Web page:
Calais bans vegan festival after threats
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The town council of the French port of Calais has cancelled a vegan festival, saying there was a threat to public order. The organisers say the decision was because of threats from hunters and farmers.
The council cited "information announcing a series of operation aiming to stir up trouble and disrupt public order" as the reason for the cancellation.
"To guarantee the public's safety and avoid exposing the salon's visitors, partners and organisers to the risk of violence, the choice was made to cancel this event," it said in a statement.
The organisers said on Facebook that Calais' right-wing mayor Natacha Bouchart had decided on the ban because of "very explicit" threats from hunters and livestock farmers.
Veganism, whose proponents advocate living without any products arising from the exploitation of animals, has gained popularity in France recently, despite the country's longstanding carnivorous culture.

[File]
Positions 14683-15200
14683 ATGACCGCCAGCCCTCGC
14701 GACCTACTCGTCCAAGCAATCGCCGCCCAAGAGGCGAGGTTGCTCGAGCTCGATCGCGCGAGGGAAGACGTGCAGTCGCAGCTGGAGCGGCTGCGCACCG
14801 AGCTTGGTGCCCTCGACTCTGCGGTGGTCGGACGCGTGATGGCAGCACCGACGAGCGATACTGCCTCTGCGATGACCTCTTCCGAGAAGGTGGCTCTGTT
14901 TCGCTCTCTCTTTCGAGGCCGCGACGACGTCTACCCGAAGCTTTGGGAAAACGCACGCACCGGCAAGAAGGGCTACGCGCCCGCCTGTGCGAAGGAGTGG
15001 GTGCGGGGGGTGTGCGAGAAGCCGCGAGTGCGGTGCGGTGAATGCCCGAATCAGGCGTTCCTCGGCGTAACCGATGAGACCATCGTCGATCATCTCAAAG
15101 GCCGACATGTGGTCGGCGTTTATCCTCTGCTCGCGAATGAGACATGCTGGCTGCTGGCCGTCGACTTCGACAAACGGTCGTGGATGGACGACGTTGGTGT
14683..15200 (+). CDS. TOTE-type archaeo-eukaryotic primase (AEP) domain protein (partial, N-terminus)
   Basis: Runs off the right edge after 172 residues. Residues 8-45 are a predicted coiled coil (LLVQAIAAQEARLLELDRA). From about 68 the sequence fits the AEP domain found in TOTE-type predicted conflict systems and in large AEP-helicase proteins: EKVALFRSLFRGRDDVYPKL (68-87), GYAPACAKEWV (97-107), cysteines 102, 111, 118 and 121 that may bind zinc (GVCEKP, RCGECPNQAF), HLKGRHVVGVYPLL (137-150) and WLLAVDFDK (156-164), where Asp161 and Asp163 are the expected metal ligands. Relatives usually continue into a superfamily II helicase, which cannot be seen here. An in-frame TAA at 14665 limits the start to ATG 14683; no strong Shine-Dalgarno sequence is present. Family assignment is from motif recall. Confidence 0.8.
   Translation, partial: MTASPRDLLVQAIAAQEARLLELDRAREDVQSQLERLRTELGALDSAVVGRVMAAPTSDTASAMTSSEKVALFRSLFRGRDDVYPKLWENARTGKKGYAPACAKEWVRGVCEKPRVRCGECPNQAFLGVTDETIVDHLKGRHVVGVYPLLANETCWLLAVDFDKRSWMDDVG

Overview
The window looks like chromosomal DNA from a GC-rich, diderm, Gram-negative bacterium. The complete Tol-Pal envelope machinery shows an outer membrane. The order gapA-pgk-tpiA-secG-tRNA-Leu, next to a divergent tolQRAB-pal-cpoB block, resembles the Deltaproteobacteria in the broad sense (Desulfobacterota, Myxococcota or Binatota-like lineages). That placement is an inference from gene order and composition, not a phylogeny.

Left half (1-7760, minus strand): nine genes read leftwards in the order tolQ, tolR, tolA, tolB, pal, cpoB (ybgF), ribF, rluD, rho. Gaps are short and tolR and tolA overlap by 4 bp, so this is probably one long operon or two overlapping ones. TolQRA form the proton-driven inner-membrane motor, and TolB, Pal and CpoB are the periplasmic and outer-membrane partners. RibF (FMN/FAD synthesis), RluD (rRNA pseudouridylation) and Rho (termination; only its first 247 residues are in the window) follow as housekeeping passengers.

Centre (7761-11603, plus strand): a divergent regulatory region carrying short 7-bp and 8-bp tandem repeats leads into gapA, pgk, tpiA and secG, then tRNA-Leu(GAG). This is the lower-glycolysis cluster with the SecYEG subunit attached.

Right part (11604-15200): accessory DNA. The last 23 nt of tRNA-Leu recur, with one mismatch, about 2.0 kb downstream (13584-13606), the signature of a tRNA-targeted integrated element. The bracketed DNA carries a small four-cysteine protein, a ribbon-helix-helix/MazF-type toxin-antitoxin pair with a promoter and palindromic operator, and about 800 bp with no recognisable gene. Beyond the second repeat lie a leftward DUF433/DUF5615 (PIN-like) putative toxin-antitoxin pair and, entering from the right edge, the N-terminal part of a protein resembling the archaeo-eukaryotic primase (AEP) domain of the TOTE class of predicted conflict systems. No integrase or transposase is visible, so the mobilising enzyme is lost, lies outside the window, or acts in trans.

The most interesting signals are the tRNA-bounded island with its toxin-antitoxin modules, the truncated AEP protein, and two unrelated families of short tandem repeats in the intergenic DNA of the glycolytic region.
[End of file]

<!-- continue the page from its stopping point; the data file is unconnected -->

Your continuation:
That has alarmed some farmers and butchers, who accuse them of "wanting to impose their lifestyle on the immense majority of people", as a letter to Interior Minister Gérard Collomb put it in June.
In April several butchers' shops were vandalised and sprayed with fake blood in the Hauts de France region, where Calais is situated.
Vegan activists have disavowed the attacks and insisted their movement is non-violent.
Collomb met butchers' professional association leader Jean-François Guihard to discuss the attacks and farmers' groups have lobbied the government against what they see as anti-meat measures in recent weeks.
A proposal to force school canteens to provide at least one vegetarian meal a week was voted down in parliament.
Food producers are also calling for a ban on the use of the terms "steak", "fillet", "bacon" or "sausage" for non-meat products.
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